France: Bordeaux

Bordeaux City and its Négociants

The heart of the City
By Jane Anson

This Guide was last updated on 16 June 2012
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Main grape varieties


Cabernet Sauvignon
One of the most important grapes for reds. It can be difficult to ripen on cooler, damper soils and thrives on the well-drained warm gravel soils of the Médoc.

Produces supple wines that develop earlier and complements Cabernet Sauvignon in the red wine blends. Higher proportions of Merlot are used where the soils have a higher clay content.

Cabernet Franc
Often called Bouchet it is a lighter and less intense version of Cabernet Sauvignon and gives the wines finesse.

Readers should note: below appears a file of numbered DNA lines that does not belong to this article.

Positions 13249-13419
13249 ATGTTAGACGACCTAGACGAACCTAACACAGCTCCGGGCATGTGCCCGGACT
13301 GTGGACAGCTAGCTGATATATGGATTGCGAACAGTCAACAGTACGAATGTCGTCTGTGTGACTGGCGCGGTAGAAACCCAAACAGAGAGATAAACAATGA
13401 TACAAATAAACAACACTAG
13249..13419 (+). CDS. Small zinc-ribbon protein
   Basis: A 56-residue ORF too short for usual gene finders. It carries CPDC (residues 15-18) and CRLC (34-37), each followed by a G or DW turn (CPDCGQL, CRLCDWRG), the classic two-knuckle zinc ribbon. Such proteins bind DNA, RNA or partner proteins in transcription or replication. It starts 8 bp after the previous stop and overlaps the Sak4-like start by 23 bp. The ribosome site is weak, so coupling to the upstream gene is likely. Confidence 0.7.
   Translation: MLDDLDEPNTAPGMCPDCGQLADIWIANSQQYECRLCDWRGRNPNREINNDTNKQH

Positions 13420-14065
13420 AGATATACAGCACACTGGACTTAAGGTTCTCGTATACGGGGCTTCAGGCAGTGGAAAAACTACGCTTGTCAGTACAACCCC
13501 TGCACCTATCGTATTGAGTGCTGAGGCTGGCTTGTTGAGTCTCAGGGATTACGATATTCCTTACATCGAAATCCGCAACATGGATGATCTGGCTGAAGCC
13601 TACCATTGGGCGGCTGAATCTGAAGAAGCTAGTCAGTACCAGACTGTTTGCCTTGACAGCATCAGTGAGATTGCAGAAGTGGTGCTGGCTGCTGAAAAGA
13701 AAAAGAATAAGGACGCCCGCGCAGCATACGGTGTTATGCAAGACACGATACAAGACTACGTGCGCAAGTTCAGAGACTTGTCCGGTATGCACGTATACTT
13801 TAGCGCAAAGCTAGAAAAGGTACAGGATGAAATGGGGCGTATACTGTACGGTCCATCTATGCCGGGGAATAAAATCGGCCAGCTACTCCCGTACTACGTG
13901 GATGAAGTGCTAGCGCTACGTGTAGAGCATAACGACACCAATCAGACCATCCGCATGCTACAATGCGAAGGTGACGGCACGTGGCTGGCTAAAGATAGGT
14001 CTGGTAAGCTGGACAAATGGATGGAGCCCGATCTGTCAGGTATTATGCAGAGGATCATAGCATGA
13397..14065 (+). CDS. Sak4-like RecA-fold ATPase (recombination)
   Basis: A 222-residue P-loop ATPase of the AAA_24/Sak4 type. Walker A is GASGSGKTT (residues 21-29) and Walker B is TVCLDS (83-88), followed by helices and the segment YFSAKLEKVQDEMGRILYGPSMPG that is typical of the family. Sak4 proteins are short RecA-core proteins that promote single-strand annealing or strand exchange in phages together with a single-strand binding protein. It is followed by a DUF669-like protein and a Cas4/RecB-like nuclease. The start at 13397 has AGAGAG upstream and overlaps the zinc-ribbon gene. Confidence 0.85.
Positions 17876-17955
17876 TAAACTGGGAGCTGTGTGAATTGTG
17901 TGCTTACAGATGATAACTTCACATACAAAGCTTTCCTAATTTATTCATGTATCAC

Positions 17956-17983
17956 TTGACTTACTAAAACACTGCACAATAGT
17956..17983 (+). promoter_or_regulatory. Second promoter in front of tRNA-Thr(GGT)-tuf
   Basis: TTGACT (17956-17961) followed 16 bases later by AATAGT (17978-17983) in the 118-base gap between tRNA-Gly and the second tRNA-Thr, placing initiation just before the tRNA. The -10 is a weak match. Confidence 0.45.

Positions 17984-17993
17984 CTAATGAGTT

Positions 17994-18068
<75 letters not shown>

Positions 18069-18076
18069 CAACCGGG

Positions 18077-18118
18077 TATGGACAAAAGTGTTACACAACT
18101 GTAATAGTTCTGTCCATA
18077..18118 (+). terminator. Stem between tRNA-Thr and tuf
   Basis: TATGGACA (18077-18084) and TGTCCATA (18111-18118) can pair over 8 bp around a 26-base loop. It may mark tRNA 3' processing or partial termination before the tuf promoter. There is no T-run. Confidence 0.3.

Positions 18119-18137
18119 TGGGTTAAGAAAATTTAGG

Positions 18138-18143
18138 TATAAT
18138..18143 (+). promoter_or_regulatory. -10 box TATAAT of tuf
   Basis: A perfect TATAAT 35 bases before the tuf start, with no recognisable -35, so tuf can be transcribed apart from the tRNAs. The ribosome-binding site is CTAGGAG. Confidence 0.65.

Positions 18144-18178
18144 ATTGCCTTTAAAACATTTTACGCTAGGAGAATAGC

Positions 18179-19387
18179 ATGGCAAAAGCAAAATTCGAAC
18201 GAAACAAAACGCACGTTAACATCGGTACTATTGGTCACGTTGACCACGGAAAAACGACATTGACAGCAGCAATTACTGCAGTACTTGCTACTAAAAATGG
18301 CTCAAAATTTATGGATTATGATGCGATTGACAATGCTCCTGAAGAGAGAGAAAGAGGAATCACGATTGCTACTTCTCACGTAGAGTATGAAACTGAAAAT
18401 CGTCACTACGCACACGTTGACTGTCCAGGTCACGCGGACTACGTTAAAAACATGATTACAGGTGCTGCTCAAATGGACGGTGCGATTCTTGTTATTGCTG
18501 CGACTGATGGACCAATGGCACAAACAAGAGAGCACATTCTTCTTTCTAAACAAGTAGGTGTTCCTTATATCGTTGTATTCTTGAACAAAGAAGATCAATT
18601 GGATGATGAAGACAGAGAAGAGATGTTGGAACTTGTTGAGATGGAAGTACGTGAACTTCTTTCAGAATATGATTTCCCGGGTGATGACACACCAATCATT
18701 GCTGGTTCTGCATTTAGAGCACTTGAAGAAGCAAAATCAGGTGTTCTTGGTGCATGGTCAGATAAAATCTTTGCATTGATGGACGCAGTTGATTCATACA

Petit Verdot
Has a particularly useful role in blending here, though with percentages rarely above 7% of the blend.

Occasionally used as a blending ingredient.


Sauvignon Blanc
Dominant grape for the best dry white wines, can be seen either on its own or blended with Sémillon.

Blended with Sauvignon Blanc, it adds richness, structure and aging potential to dry whites.

Grown in small quantities, this floral grape gives finesse to Bordeaux white blends, often adding freshness to sweet wines.

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